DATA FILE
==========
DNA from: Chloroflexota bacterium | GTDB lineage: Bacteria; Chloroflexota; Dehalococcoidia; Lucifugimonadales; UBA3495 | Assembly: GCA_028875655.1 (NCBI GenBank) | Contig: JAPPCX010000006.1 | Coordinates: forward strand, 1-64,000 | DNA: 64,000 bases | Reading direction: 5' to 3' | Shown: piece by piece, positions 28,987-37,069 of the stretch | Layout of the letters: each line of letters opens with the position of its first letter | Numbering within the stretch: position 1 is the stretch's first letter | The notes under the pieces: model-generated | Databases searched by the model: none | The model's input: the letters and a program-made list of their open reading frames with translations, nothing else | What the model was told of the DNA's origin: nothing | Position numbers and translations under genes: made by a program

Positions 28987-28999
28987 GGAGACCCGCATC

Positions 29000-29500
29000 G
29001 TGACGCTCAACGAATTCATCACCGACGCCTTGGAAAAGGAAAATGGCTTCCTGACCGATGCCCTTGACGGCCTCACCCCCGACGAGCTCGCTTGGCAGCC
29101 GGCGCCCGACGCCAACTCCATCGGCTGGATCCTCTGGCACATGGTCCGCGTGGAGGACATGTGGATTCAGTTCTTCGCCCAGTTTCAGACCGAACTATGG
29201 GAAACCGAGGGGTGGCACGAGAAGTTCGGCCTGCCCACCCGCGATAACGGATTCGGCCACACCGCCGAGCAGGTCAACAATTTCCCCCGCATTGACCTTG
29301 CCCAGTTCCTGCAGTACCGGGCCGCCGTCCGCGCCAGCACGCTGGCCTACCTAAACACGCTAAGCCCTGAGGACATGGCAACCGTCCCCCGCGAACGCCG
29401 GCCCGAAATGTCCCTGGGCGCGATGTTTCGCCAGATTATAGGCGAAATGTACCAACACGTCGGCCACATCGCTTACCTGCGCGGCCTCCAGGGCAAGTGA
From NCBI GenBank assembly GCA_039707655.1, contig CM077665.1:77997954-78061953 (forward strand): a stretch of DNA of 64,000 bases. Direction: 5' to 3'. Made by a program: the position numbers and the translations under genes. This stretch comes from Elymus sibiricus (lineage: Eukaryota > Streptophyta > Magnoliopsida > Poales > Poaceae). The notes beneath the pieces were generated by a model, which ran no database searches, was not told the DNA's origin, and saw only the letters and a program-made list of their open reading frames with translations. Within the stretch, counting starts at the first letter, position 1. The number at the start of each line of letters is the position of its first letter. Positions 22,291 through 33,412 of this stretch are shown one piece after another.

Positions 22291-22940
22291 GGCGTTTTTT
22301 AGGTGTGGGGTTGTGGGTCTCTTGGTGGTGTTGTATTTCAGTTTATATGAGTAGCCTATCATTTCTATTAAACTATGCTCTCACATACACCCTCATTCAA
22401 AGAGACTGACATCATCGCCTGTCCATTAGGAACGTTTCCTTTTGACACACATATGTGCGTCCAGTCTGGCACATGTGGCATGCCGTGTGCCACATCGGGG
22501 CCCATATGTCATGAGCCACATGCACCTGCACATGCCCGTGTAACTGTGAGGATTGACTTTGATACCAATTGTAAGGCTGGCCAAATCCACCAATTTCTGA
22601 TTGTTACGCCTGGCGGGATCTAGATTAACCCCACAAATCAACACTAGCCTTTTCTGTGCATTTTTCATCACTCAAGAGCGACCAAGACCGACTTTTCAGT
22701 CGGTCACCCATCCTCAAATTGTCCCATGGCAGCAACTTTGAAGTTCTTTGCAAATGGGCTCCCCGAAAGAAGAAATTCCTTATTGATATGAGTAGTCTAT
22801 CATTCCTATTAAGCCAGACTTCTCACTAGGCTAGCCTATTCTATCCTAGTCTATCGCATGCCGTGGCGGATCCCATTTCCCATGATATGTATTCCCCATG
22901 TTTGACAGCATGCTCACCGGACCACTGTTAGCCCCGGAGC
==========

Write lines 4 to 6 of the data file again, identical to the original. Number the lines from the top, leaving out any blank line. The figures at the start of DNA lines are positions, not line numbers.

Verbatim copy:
Positions 29000-29500
29000 G
29001 TGACGCTCAACGAATTCATCACCGACGCCTTGGAAAAGGAAAATGGCTTCCTGACCGATGCCCTTGACGGCCTCACCCCCGACGAGCTCGCTTGGCAGCC